Should You Use an Authorized Service Center?

In brief, authorized shops agree to specific standards that may bring you some peace of mind. Their technicians receive training from Samsung and they use genuine manufacturer parts and proprietary tools that help ensure your device is repaired properly. The device is also automatically covered by either a 90-day warranty or for the remainder of its limited warranty, whichever is longer.

Technicians at authorized service centers are also required to run specific diagnostic testing before and after the repair.

But that doesn’t mean you should rule out independent repair shops. Samsung does work directly with more than 1,100 “independent service providers," which you can search for on the Samsung website. These shops may still use Samsung-genuine parts, but they’re not required to. They are required, however, to disclose to customers when they use an aftermarket part during a repair.

Whether due to cost or convenience, you may also choose to go to a local third-party repair shop that does not work directly with Samsung. You may get quality service, but keep in mind that these technicians may not be using Samsung parts or tools, so you may want to ask a few questions beforehand.

Going to a third-party repair shop itself doesn’t void your warranty. But, "if improper service or parts caused damage or defects, the limited warranty may not cover the resulting defects or damages,” Renato de Castro says. “If this happens, the customer can opt to get their device serviced as an out-of-warranty repair.”

How to Repair a Samsung Phone Yourself

We don’t recommend smartphone self-repair for most people. But if you’re particularly tech-savvy or have tackled repairs before, the DIY approach can be a way to save money. That’s why right-to-repair advocates continue to push for broader access to necessary tools and parts.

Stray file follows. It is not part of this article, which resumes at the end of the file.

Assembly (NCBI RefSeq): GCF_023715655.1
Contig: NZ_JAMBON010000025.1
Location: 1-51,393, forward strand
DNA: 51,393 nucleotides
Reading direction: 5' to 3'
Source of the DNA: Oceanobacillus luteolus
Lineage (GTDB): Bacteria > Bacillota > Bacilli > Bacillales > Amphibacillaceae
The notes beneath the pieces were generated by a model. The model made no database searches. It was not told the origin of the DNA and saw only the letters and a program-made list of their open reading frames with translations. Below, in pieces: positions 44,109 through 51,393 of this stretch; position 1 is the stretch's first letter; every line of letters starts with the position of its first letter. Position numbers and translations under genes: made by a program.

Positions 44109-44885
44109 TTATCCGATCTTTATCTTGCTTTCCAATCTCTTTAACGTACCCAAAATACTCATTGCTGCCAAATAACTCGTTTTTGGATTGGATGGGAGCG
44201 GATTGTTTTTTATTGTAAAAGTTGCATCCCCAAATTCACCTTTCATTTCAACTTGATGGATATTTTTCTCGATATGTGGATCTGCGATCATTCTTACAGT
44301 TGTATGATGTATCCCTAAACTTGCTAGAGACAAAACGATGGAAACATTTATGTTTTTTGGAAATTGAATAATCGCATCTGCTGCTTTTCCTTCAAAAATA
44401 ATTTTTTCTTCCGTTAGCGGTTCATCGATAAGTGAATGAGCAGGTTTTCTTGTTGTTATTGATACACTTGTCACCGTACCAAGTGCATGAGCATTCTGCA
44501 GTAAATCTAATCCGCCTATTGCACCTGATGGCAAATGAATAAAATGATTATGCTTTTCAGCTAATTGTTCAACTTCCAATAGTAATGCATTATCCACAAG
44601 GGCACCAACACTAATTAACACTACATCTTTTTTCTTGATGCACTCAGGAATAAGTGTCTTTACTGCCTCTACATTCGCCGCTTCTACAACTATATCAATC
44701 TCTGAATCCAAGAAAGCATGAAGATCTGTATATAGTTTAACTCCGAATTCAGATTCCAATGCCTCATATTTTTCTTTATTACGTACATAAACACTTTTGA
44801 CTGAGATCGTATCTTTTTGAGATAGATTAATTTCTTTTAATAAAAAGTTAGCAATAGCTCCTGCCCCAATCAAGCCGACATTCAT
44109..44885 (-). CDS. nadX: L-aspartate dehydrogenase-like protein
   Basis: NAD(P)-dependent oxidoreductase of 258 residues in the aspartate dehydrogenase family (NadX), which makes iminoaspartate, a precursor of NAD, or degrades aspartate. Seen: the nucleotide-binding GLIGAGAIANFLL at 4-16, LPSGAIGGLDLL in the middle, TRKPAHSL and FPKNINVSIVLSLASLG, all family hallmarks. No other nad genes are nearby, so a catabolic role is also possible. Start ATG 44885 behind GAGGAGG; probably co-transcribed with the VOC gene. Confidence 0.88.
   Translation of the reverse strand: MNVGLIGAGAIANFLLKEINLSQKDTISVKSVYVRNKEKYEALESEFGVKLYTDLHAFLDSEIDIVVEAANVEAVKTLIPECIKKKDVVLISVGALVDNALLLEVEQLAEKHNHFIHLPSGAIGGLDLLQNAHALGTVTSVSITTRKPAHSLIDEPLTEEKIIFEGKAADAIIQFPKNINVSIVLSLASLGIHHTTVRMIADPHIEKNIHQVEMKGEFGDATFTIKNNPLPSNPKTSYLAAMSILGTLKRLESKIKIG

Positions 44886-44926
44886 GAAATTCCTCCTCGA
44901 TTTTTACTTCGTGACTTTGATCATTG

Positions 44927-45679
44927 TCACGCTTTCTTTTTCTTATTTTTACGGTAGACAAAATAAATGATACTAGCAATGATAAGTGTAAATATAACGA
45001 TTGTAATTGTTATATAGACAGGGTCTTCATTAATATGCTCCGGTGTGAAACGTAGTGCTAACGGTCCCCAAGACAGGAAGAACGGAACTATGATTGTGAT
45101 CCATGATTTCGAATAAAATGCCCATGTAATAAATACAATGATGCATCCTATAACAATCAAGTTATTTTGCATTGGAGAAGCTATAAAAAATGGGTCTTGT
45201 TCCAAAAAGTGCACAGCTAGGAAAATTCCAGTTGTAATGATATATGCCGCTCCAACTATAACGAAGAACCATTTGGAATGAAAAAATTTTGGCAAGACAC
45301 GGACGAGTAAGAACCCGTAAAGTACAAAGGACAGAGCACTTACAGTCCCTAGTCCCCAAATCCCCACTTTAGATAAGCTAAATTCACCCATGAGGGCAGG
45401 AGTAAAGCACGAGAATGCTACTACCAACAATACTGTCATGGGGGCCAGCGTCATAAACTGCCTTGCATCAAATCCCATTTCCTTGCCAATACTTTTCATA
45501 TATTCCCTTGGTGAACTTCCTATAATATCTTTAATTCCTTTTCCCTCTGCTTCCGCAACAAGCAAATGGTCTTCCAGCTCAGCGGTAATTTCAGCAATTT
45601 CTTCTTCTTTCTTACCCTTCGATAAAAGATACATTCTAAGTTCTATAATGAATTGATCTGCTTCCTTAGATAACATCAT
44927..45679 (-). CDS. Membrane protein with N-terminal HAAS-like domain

You can buy Samsung replacement parts via Encompass, the manufacturer’s official supplier, and other third-party sellers. (While iFixit has ended its formal partnership with Samsung, it will continue to sell aftermarket parts and Samsung-genuine parts through Encompass.) Self-repair guides and documentation are also available on the Samsung website and sites like iFixit. But, as with repairs outside Samsung’s network, any damage that occurs during a self-repair likely won’t be covered by your warranty.

The Fight for the Right to Repair

As these latest shifts in repair options make clear, access to affordable and convenient service is an ongoing issue for many consumers (iPhone users included).

That’s why there’s a nationwide push for right-to-repair laws. These protections—already in effect in states like New York, California, and Minnesota—require manufacturers to make parts, tools, and documentation available for purchase by individual customers and third-party repair shops.

According to consumer advocates, the protections prevent a manufacturer from monopolizing the repair process, allowing for more competition, cheaper prices, and quicker turnaround times. The more easily consumers can repair the stuff they own, the less likely they are to buy new devices, reducing e-waste and the carbon emissions associated with manufacturing electronics.

In an ongoing effort to support these initiatives, Consumer Reports has drafted model legislation that state lawmakers can use to secure right to repair protections for consumers. For more information, visit this blog post from Consumer Reports Advocacy. CR has also incorporated the right to repair into itsDigital Standard, a set of best practices used to evaluate software, digital platforms, and services.

How to Find a Samsung Phone Repair Shop Near You - Consumer Reports (1)

Courtney Lindwall

Courtney Lindwall is a writer at Consumer Reports. Since joining CR in 2023, she’s covered the latest on cell phones, smartwatches, and fitness trackers as part of the tech team. Previously, Courtney reported on environmental and climate issues for the Natural Resources Defense Council. She lives in Brooklyn, N.Y.

How to Find a Samsung Phone Repair Shop Near You - Consumer Reports (2024)